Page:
We could spend more words convincing you why, but here’s the catch: To succeed in real estate, don’t be surprised when you encounter problems, especially in the beginning. Without those problems, everyone who tried real estate would succeed relatively easy, and any opportunity to build your portfolio would be nonexistent.

Again, we stress this because the number one threat to real estate investment is giving up. And one of the main reasons people give up is because either they’re not effective problem solvers, or they don’t want to deal with problems.

Fortunately, no college degree in problem solving is necessary (or exists) because life provides us that education regardless. If you are willing to solve the problems you face, then you’ve already solved the first and biggest problem that stops many would-be investors.

Read Tip 1                              Read Tip 3

For our loyal clients, and our future ones

RPM East Valley

7 Real Estate Tips for New Investors

Daunting. That’s the word many of us real estate professionals would use to describe our first impression of succeeding in this field of investment. There seemed so much to do, so much to learn, and so many ways to fail.

But as we got into the water, some dipping our toes in first, while others cannon-balled in, we began to see that it’s doable. Yes, there’s a lot to do, but not as much as you might think. Yes, there’s much to learn, but it’s worth is so apparent and usable.

And yes, there are ways to fail, but with a little bit of help, those landmines can be sidestepped, and a positive real estate experience begins. Here are a few tips to help you along with way:

1)  Keep the ‘why’ close by

As ‘feel good’ as it sounds, one of the biggest hurdles of new investors is simply sticking with it. Some of the early times are hard, especially as you set up your contacts, begin networking, and honing in on the logistics.

Many jobs and businesses out there are worked as a necessity: ‘work to live’. But real estate investment done right is simply a better way to work, and therefore a better way to live. Our recommendations are not to place reminders in your home or car as to why you work (although if that floats your boat, go for it), but rather to develop a purpose-based mindset in your real estate ventures.

Whatever the reason(s) you have for investing real estate, remember that you chose it over other uses of your time, energy, and money, and as you will quickly discover, it will help you realize your financial goals and ambitions faster and more permanently than perhaps anything else you do.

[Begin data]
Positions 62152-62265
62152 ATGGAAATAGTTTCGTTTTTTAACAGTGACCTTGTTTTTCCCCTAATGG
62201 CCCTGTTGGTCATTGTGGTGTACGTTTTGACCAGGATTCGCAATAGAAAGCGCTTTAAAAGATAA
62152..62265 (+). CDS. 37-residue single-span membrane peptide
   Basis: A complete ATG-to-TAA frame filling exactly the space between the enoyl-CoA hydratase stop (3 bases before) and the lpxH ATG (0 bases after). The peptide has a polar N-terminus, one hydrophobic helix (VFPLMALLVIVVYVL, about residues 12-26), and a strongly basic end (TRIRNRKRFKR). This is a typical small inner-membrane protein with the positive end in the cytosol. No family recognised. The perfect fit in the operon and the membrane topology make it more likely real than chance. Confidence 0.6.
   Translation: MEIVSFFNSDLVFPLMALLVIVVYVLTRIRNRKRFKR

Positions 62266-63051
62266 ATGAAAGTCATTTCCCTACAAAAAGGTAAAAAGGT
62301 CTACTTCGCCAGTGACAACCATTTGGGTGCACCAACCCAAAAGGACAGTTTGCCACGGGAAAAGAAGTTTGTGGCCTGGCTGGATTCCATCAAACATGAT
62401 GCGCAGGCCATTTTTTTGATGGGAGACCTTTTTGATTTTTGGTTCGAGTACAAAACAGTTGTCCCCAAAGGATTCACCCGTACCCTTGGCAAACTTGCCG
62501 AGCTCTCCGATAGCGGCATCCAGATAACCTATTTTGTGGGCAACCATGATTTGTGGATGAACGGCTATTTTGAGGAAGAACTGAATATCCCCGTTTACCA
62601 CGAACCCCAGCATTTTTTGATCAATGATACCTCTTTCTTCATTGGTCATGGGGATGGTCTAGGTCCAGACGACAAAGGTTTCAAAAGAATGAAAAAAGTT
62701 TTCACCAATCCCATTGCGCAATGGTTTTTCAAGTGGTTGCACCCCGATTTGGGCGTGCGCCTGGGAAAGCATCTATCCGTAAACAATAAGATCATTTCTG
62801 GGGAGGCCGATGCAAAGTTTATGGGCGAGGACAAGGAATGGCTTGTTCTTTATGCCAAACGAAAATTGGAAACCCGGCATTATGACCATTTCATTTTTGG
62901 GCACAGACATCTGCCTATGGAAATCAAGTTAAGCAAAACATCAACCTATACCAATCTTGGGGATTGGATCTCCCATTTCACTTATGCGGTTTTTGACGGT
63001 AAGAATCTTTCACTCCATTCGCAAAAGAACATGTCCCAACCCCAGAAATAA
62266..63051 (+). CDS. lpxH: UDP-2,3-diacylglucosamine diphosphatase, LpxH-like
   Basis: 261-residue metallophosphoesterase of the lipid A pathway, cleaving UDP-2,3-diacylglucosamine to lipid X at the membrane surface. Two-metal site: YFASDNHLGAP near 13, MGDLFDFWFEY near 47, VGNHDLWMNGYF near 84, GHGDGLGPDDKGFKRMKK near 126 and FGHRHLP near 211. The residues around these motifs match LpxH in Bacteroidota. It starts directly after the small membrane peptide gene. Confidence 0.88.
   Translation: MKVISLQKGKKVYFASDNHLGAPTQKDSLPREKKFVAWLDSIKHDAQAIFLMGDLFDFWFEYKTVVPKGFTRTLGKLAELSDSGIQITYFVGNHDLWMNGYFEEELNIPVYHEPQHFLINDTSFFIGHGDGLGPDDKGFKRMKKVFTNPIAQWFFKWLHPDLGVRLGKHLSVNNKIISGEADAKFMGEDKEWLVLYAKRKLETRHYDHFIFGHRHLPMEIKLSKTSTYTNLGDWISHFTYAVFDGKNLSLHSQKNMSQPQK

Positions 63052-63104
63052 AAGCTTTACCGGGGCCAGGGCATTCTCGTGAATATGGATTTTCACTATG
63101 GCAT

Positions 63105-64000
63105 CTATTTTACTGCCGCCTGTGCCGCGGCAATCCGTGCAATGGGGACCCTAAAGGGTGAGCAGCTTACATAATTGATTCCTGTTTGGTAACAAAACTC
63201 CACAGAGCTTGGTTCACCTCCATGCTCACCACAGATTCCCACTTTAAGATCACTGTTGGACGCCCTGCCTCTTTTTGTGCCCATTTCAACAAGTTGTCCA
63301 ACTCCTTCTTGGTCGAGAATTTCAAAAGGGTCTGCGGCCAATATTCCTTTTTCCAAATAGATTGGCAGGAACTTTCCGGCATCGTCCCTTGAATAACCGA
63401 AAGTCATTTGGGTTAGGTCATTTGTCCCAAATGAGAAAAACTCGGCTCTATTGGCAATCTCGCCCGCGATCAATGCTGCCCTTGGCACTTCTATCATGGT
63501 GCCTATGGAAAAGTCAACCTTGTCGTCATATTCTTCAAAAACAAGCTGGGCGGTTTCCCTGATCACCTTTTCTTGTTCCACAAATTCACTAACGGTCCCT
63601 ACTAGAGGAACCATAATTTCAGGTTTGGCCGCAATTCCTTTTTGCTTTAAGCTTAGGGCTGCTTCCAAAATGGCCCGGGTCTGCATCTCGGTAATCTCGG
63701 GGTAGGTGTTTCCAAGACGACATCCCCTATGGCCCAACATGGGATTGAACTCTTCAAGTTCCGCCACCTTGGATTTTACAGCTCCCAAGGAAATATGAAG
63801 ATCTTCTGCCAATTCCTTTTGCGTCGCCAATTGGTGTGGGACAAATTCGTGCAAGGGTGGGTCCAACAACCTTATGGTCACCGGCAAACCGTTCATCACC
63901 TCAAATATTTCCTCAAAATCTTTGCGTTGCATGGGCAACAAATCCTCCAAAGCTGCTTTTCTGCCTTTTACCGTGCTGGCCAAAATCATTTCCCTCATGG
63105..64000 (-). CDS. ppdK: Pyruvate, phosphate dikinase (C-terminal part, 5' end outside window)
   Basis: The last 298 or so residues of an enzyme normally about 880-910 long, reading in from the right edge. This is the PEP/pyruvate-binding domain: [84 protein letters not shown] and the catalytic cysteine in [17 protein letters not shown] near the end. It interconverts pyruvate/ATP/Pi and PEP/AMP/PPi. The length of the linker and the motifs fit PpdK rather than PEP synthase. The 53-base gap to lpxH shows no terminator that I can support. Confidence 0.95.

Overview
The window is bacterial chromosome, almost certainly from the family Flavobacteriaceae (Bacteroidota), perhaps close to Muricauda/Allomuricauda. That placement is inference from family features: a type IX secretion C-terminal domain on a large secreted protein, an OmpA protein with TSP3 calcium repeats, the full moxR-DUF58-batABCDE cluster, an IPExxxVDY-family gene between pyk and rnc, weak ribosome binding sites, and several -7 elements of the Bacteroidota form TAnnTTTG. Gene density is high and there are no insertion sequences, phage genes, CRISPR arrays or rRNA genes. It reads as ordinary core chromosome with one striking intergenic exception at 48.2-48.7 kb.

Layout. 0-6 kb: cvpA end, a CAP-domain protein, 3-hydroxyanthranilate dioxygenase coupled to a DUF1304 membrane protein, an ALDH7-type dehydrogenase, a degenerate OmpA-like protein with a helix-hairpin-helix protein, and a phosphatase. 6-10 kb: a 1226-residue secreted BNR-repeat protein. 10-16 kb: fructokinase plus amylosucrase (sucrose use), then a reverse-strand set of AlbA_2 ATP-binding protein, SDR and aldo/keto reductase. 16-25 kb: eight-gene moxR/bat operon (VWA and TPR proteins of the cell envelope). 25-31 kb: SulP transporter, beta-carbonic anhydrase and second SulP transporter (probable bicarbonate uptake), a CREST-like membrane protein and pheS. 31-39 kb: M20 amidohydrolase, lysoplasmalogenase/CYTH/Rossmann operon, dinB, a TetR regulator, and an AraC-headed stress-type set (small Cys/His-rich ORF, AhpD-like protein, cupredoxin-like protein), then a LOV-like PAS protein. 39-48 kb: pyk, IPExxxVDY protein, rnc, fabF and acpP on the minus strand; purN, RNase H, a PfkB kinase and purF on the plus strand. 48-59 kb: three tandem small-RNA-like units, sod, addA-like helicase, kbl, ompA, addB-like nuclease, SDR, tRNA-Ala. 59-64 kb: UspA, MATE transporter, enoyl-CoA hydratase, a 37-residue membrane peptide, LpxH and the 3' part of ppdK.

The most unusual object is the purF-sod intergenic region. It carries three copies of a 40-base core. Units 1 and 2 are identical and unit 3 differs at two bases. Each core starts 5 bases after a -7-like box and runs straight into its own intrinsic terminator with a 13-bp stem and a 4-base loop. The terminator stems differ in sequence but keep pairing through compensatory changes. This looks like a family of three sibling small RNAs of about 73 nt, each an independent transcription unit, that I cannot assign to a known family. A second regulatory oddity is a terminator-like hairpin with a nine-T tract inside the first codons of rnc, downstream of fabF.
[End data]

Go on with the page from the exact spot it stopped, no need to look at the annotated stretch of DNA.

Read Tip 2

For our loyal clients, and our future ones

RPM East Valley

Boosting Investment Power, Part Four: Income

This blog post is a continuation of RPM East Valley’s prior posting, “Boosting Investment Power, Part Two: Debt-to-Income Ratios”. This discussion includes methods for clients both current and future to strengthen their monetary prowess. To start this blog post from the introduction, click here.

Income

Finally, we have arrived where many assumed we’d start.

Yes, higher income translates to bigger loans, better loans, and more of them. When a car dealership or real estate firm asks for your annual household income, it does matter. Larger number…more willingness to lend.

Many ask “Is there a magic number? A threshold that, if you make more than a certain amount, new doors will open?” The answer to that is: it depends on the size of the investment. There are most certainly individuals who own homes and/or new vehicles who make $14 or $15 an hour. Are those homes mansions, or those cars Aston Martins? No. But the majority of those looking for increased investment power are simply seeking a reasonable home, a paid off car, and so on.

Do what you can to not only boost income, but consistently do so. Sit down with your boss to see what you need to be doing to earn annual or semi-annual raises. Inquire if a special project is available that garners a unique bonus. Better yet, investigate if a similar role with a different organization could earn you better pay. If so, take that to your boss, and begin a conversation of matching that rate.

 

This concludes our four-part series on boosting investment power. We appreciate our existing clients, and welcome any and all questions from those who read our blog.

Sincerely,

RPM East Valley